By Brad Buecker, Senior Technical Publicist
Cooling systems provide a suitable environment (warm and wet) for microbes to proliferate and form colonies. Bacteria can grow in condensers and cooling tower fill, fungi on and in cooling tower wood, and algae on wetted cooling tower components exposed to sunlight. A major problem with microbes, particularly some bacteria, is that once they settle on a surface, the organisms often secrete a polysaccharide layer (slime) for protection. This film can severely inhibit heat transfer, but it also collects silt from the water and grows even thicker, further degrading heat exchange and potentially inducing underdeposit metal corrosion.
Figure 1. Heat exchanger tubes fouled with microbes and slime.
Controlling microbiological fouling is a key component in cooling water system treatment, and the core chemistry is currently based on an oxidizing microbiocide.
Chlorine gas was the workhorse for many years. When chlorine gas is added to water, the following reaction occurs:
Hypochlorous acid (HOCl) is the killing agent and functions by penetrating cell walls and oxidizing internal cell components. The efficacy and killing power of this compound are greatly affected by pH because of the equilibrium nature of HOCl in water, as shown in equation 2:
OCl– is a much weaker biocide than HOCl, probably because the charge on the OCl– ion does not allow it to effectively penetrate cell walls. Chlorine’s killing efficiency significantly declines as the pH rises above 7.5. Because most cooling tower scale/corrosion treatment programs operate at an alkaline pH, chlorine chemistry may not be the best choice in some applications. Chlorine efficiency is further influenced by ammonia and organics in the water, which react irreversibly with the chemical and increase chlorine demand.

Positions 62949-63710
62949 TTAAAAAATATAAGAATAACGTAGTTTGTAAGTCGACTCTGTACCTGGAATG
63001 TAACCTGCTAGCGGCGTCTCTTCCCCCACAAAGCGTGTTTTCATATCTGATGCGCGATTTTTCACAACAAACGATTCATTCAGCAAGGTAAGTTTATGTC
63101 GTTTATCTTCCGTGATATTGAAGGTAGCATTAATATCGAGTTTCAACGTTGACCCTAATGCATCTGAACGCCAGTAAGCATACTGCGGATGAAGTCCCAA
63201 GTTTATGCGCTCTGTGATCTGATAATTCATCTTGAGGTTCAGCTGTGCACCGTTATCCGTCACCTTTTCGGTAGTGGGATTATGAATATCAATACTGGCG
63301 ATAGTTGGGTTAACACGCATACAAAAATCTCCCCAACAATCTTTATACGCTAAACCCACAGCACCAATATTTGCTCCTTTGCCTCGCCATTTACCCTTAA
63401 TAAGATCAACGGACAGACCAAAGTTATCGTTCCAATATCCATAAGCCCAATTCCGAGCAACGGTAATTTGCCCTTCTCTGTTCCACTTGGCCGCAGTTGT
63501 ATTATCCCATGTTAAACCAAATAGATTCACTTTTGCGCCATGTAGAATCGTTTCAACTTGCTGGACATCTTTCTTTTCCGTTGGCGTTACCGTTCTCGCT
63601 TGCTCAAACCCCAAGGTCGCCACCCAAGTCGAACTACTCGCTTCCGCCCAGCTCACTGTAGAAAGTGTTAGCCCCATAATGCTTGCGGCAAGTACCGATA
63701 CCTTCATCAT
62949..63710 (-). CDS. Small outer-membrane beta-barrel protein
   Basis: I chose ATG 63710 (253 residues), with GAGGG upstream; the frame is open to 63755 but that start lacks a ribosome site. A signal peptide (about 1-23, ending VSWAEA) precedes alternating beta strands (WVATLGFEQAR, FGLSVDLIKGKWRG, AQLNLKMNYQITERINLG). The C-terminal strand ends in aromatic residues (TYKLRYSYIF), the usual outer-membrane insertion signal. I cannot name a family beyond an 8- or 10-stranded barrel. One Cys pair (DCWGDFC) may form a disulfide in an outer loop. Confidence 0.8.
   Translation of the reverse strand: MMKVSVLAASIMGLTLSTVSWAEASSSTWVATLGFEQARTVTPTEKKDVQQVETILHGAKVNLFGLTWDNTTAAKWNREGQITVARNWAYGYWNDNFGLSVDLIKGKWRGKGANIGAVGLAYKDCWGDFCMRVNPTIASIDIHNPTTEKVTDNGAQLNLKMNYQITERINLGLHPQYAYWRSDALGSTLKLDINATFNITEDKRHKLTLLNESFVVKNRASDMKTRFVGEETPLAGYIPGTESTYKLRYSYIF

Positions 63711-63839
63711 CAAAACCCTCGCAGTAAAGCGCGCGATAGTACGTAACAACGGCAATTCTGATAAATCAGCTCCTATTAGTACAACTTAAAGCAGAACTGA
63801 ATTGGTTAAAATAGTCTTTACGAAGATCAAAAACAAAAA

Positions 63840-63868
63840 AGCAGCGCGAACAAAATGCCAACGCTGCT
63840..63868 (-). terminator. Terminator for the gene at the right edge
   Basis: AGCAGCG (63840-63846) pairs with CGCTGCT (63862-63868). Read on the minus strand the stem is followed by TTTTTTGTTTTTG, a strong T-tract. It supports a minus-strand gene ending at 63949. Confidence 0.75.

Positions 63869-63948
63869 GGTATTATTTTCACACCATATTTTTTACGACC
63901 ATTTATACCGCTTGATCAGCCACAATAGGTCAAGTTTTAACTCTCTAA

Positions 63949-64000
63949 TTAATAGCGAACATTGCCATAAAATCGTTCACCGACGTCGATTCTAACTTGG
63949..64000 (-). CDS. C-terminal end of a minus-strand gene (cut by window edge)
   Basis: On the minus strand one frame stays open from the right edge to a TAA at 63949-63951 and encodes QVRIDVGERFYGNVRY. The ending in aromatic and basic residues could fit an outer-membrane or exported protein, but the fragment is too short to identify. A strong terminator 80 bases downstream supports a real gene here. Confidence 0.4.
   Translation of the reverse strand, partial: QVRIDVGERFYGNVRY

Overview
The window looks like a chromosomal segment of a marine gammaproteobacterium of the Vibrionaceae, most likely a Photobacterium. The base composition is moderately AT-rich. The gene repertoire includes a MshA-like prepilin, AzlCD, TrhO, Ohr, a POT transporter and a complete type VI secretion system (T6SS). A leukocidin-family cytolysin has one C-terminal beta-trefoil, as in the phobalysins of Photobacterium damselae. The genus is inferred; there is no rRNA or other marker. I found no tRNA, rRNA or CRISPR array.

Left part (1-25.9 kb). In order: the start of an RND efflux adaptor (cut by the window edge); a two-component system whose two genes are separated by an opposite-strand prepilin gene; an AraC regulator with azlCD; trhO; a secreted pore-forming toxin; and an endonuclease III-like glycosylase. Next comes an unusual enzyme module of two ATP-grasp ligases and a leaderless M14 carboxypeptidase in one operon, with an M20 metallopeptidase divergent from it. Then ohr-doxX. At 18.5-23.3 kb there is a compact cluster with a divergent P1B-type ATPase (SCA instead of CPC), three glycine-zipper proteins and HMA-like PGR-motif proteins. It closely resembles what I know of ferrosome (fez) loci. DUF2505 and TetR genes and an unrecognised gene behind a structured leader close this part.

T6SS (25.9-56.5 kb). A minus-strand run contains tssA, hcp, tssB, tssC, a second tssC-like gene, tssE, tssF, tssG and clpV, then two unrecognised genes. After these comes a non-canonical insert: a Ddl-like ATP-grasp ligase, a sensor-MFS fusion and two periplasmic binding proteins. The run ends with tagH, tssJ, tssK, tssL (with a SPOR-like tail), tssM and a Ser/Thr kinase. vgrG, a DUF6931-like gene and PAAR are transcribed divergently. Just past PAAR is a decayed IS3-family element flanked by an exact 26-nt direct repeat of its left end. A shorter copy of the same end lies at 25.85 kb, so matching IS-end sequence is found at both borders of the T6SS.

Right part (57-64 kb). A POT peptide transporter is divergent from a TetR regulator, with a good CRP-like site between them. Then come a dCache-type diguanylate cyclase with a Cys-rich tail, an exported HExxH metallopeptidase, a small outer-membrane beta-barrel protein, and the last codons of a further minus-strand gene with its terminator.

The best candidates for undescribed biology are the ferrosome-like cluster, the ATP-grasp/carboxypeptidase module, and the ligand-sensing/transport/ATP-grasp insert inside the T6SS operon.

Because of safety concerns, liquid bleach (NaOCl) feed replaced gaseous chlorine at many facilities, although bleach is more expensive. It contains a small amount of sodium hydroxide, so when it is injected into the cooling water stream, the pH increases, perhaps only slightly, but if the water is alkaline to begin with, most of the reactant will exist as the OCl– ion.
A popular answer to the pH issue has been bromine chemistry, where a chlorine oxidizer (bleach is the common choice) and sodium bromide (NaBr) are blended in a makeup water stream and injected into the cooling water. The chemistry produces hypobromous acid (HOBr), which has similar killing powers to HOCl, but functions more effectively at an alkaline pH.
Figure 2. Dissociation of HOCl and HOBr vs. pH
Other alternatives include chlorine dioxide (ClO2), monochloramine (NH2Cl), and monobromamine (NH4Br). The latter two are weaker than the others but appear to be more effective at penetrating the protective slime layer produced by bacteria to directly attack the organisms.
ChemTreat recently developed a new halogen stabilizer/biodetergent applicable for bleach-only oxidizing treatment programs. The product itself has no biocidal properties, and thus does not fall under regulatory guidelines concerning biocides, but it helps stabilize chlorine and reduce losses from irreversible reactions. Also, the biodetergent portion of the formulation, as its name implies, disperses the biofilm formed by the organisms and allows the biocide to contact the organisms directly.
For information on our specialty oxidant offerings, click here.
Please contact ChemTreat for assistance in designing a treatment program customized for your application. Like all other technologies, due diligence is necessary to determine the feasibility for utilizing methods. Always consult your equipment manuals and guides.